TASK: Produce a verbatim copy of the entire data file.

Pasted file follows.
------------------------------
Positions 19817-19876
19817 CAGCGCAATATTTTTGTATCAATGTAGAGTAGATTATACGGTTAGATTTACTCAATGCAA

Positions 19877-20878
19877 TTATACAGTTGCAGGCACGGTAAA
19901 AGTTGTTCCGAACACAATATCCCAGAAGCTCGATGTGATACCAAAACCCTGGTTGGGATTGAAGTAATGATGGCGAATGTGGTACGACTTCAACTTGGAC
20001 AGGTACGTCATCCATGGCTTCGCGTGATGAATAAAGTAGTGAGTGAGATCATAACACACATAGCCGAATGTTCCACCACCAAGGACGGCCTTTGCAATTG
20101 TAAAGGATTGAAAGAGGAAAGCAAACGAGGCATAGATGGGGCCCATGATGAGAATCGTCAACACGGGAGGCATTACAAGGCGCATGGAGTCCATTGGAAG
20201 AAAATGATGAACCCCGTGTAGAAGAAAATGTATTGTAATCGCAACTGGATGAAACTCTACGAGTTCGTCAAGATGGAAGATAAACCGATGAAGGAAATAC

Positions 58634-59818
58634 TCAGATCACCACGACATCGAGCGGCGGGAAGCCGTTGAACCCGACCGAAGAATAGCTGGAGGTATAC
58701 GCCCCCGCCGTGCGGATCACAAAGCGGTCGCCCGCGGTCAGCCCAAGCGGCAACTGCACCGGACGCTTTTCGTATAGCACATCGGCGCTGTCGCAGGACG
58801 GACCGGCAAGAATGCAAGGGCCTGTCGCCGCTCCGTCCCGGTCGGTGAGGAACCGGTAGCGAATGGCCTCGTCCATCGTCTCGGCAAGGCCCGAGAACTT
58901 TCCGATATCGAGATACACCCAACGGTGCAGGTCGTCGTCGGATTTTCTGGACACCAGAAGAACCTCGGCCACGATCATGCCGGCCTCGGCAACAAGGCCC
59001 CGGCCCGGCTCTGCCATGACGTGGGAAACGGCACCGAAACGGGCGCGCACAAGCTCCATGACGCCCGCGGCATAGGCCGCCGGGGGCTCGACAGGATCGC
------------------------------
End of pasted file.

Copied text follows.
Positions 19817-19876
19817 CAGCGCAATATTTTTGTATCAATGTAGAGTAGATTATACGGTTAGATTTACTCAATGCAA

Positions 19877-20878
19877 TTATACAGTTGCAGGCACGGTAAA
19901 AGTTGTTCCGAACACAATATCCCAGAAGCTCGATGTGATACCAAAACCCTGGTTGGGATTGAAGTAATGATGGCGAATGTGGTACGACTTCAACTTGGAC
20001 AGGTACGTCATCCATGGCTTCGCGTGATGAATAAAGTAGTGAGTGAGATCATAACACACATAGCCGAATGTTCCACCACCAAGGACGGCCTTTGCAATTG
20101 TAAAGGATTGAAAGAGGAAAGCAAACGAGGCATAGATGGGGCCCATGATGAGAATCGTCAACACGGGAGGCATTACAAGGCGCATGGAGTCCATTGGAAG
20201 AAAATGATGAACCCCGTGTAGAAGAAAATGTATTGTAATCGCAACTGGATGAAACTCTACGAGTTCGTCAAGATGGAAGATAAACCGATGAAGGAAATAC

Positions 58634-59818
58634 TCAGATCACCACGACATCGAGCGGCGGGAAGCCGTTGAACCCGACCGAAGAATAGCTGGAGGTATAC
58701 GCCCCCGCCGTGCGGATCACAAAGCGGTCGCCCGCGGTCAGCCCAAGCGGCAACTGCACCGGACGCTTTTCGTATAGCACATCGGCGCTGTCGCAGGACG
58801 GACCGGCAAGAATGCAAGGGCCTGTCGCCGCTCCGTCCCGGTCGGTGAGGAACCGGTAGCGAATGGCCTCGTCCATCGTCTCGGCAAGGCCCGAGAACTT
58901 TCCGATATCGAGATACACCCAACGGTGCAGGTCGTCGTCGGATTTTCTGGACACCAGAAGAACCTCGGCCACGATCATGCCGGCCTCGGCAACAAGGCCC
59001 CGGCCCGGCTCTGCCATGACGTGGGAAACGGCACCGAAACGGGCGCGCACAAGCTCCATGACGCCCGCGGCATAGGCCGCCGGGGGCTCGACAGGATCGC